7. use the audition pads to play.

Method 2 (long way)
1. Press the Clip/track button
2. Press the Synth button
3. Shift + Type (grid button) ...
4. Press select twice... you will see OSC 1 displayed
5. press select again ...you will see type displayed
6 Press select
7. Turn select to find "SAMP". (Sample)
6. Select a sample. Navigate to ‘FiLE’
7. Press select.
8.  ‘bot-toP’ will scroll on the display to
       indicate the bottom-to-top note range.
9. press select. navigate to your SCWF folder

To enter the Waveform view
1. Shift + Start
   You should see the waveform with start and end points.
2. You can play it by pressing the Audition Keys.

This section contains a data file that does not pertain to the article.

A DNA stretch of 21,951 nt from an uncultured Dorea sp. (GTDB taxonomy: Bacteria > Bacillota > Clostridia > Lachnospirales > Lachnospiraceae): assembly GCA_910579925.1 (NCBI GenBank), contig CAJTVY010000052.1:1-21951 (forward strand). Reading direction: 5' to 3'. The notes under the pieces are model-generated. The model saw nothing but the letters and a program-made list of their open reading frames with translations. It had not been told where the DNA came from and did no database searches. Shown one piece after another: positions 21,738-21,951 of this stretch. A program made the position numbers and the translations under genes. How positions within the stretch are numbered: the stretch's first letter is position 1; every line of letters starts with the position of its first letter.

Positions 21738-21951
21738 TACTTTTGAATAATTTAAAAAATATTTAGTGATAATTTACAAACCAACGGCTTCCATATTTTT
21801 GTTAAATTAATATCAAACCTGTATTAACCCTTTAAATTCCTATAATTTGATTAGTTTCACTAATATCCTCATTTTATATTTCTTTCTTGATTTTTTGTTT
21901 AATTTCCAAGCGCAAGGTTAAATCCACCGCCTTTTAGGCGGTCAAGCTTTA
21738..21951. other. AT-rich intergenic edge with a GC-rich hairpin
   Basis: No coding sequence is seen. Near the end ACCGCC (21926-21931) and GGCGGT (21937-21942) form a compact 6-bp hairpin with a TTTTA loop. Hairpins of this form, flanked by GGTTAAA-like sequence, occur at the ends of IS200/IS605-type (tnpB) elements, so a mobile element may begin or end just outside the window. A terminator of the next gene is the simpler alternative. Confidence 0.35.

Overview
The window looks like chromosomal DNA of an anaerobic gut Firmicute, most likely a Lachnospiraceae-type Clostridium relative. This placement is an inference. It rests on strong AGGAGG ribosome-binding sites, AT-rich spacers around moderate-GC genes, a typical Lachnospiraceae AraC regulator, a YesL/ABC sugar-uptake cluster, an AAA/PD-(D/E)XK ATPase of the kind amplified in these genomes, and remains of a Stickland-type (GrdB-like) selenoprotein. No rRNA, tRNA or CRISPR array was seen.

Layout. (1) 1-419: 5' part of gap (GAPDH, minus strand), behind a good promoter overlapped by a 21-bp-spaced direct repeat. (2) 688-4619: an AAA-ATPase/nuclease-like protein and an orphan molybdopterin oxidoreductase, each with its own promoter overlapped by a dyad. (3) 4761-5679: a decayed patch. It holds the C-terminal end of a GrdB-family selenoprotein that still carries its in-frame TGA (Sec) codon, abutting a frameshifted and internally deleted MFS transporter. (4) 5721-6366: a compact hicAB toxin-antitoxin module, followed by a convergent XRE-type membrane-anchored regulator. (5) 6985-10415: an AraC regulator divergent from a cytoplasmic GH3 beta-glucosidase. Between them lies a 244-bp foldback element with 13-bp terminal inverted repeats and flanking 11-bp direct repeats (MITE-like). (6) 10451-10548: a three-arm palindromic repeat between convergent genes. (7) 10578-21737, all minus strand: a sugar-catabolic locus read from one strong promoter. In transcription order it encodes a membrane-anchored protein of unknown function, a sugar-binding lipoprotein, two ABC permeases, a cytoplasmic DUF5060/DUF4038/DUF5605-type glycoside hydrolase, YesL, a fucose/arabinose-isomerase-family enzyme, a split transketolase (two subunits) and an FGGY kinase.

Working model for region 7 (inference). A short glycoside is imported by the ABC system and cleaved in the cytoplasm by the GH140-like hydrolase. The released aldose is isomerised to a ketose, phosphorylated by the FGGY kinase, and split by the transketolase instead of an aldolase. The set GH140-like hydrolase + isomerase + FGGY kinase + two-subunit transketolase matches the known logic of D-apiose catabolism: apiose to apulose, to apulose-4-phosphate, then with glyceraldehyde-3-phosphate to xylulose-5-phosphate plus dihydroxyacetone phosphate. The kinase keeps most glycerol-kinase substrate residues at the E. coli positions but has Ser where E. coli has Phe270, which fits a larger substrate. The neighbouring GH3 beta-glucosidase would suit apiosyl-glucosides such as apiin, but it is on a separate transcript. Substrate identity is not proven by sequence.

3. Start = Green
    END = Red
4. Pressing each will cause it to start flashing. You can move the start and end points.
5. You can zoom in using the left/right knob (hold down & turn) to increase the resolution.

Setting the start and end loop points.
1. Hold the start line with one finger and touch the new loop point with another finger
2. Do the same for the end point
3. Start = blue
     end = purple
4. You can zoom in using the left/right knob (hold down & turn) to increase the resolution.

Thursday, 16 February 2017

Power Supply - NLC - Build notes

Building a Nonlinearcircuits PSU.
This just supplies +/- 12V for Eurorack modulars.

Andrew's build notes are here:

The virgin PCBs

 Ok, lets twerk
Keeping Miley happy.

The PCB receives 12VAC from a plugpack/ wallwart
. The 1N4004 diodes split this into positive and negative waveforms.
The 4700uF capacitors then smooth out these waves
. The 7812 and 7912 regulators then convert the rectified & smoothed